The watching media revelled in Liverpool’s 6-1 victory away to Leeds on Monday, with the Reds showing signs of finding their groove.
It was a night to treasure for Jurgen Klopp‘s side, who ended a five-game run without a win and dispatched of their struggling opponents.
Cody Gakpo tapped home to give Liverpool a first-half lead, before Mohamed Salah and Diogo Jota netted twice and Darwin Nunez also got in on the act.
Here’s how the media reacted to the Reds’ triumph, as Klopp’s men ended their woes away to relegation-threatened teams.
This was much more like it from Liverpool…
Ian Ladyman of the Mail felt this was a performance that bodes well for next season:
“Liverpool were ruthless and clinical. In a season that has seen them play so unconvincingly, Jurgen Klopp’s team have scored nine against Bournemouth, seven against Rangers and Manchester United and now six against Leeds.
“Sadly for them all the bits in and around that have been of a rather lower standard.
“Here we saw what Liverpool remain capable of, even if all it does is provide a little hope for next season.”
Meanwhile, the Telegraph revelled in a slick Liverpool display:
“Jurgen Klopp may have ruled out signing a Ferrari this summer but here was a reminder of the high-powered engines he already has in his garage.
“His Liverpool team motored to a first victory in more than a month, demoralising a Leeds team haunted by relegation fears.
“Last week Klopp compared wanting Jude Bellingham to a child asking for a sports car as a Christmas present, given his price.
“Without the Borussia Dortmund midfielder, his team can still have speed and are pleasant on the eye. Here they seized on mistakes – and generous refereeing – to lead through Cody Gakpo and Mohamed Salah, with Trent Alexander-Arnold orchestrating play.”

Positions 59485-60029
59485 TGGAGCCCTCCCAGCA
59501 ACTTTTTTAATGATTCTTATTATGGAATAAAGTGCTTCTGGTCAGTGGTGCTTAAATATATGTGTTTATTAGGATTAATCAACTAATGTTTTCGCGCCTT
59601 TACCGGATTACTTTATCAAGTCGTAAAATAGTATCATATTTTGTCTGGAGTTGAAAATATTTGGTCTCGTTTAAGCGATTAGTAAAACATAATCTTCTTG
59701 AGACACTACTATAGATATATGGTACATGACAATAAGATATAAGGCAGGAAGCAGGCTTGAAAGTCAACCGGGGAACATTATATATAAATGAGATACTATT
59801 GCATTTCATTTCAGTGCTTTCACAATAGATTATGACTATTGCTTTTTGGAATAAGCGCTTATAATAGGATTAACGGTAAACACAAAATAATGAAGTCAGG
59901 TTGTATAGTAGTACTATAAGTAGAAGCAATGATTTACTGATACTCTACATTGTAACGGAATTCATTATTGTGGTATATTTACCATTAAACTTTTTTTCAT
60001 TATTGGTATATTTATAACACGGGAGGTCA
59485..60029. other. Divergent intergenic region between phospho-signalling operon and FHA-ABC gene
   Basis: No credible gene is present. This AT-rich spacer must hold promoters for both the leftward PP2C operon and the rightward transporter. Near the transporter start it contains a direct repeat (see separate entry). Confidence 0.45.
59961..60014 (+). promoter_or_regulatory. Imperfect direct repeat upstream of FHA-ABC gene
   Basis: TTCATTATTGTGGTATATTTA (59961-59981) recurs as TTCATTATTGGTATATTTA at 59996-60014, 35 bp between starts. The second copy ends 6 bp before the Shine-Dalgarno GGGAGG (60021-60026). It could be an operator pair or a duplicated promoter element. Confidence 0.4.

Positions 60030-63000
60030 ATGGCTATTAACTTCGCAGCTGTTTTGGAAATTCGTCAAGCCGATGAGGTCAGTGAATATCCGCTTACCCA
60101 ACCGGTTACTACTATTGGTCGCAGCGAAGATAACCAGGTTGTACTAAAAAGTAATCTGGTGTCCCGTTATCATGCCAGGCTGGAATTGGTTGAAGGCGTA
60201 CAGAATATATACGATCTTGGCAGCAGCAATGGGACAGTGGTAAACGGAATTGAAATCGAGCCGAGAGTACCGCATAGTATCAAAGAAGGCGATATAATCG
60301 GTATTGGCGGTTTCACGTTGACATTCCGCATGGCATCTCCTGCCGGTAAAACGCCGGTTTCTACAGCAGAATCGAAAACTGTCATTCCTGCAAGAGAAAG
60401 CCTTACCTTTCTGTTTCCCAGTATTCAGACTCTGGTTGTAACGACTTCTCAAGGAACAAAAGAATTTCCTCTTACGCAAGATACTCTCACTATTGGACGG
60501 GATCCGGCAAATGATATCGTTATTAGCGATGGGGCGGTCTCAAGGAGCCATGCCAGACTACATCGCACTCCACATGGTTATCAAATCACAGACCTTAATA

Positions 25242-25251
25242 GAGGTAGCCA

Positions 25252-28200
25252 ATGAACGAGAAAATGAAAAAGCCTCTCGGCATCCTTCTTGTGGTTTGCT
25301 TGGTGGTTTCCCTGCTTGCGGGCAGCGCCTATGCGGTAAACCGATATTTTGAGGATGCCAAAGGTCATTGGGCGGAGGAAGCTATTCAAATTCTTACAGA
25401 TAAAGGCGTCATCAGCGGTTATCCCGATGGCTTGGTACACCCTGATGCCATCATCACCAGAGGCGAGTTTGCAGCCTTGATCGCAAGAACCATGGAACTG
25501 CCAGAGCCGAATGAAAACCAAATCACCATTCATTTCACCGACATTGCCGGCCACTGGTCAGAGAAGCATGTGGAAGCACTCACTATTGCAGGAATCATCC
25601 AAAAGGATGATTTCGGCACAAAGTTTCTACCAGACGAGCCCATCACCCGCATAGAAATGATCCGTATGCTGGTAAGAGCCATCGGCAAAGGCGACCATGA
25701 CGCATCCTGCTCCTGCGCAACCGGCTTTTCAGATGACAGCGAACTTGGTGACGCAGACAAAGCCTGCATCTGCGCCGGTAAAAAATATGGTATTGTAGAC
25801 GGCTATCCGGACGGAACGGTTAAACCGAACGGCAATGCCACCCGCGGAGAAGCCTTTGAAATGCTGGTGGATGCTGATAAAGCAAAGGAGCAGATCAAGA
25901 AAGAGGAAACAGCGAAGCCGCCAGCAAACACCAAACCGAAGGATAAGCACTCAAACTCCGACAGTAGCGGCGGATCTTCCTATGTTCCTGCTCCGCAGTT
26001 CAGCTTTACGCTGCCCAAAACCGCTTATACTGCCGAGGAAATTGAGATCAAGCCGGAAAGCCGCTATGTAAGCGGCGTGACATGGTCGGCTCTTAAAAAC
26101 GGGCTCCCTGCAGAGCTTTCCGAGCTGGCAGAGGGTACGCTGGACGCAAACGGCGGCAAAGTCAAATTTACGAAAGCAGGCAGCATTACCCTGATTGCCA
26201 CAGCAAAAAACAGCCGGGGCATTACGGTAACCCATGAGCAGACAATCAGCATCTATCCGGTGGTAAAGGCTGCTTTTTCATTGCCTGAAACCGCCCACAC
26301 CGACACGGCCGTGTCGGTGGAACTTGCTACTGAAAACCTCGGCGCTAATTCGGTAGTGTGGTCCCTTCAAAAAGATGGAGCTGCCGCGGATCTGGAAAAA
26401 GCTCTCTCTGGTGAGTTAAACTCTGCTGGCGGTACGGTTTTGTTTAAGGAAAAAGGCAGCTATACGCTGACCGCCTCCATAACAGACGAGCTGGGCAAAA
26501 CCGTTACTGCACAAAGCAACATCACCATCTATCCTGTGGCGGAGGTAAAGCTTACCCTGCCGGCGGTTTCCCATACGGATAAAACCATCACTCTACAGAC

The Independent‘s Richard Jolly was pleased to see the Reds finally dispatch of a lower-ranked team away from home:
“It was not a shock of the scale of Leeds United’s October win at Anfield but a six-goal salvo was an emphatic answer to Liverpool’s recent feebleness.
“Their habit had been instead to finish games where they were favourites without scoring.
“Liverpool arrived at Elland Road in the strange situation of still awaiting a first away league goal against anyone currently in the lower half of the table.
“They remedied that with two goals in four minutes in the first half, four at regular intervals in the second in what was, after the 7-1 at Rangers, still only their second biggest away win of the campaign.”
Paul Gorst of the Liverpool Echo hailed the professional nature of the Reds’ win:
“Rather than allow Elland Road to build up the sort of cauldron-like atmosphere that Liverpool no longer relish, they instead handled this tricky assignment with the sort of professionalism of a bygone season under Jurgen Klopp.
“They are unlikely to come against teams as poor as Leeds every week but this was impressive in its own right and for all the problems that have engulfed Klopp’s side, this was further evidence that they can still devastate when the wind is in their sails.
“File this alongside Bournemouth and Manchester United at home and Rangers and Ajax away in the Champions League.”
Trent Alexander-Arnold received lots of praise, as did Jota…
The Mirror‘s Nathan Ridley enjoyed watching Trent in his new right-back/midfield role:
“For many years as they vied against one another for the Premier League title, it felt as if Liverpool’s strength was being starkly different to Manchester City.
“Now, though, as the Reds aim to climb back towards the top of world football after a wretched campaign, Jurgen Klopp has begun to imitate one of Pep Guardiola’s tactical hallmarks.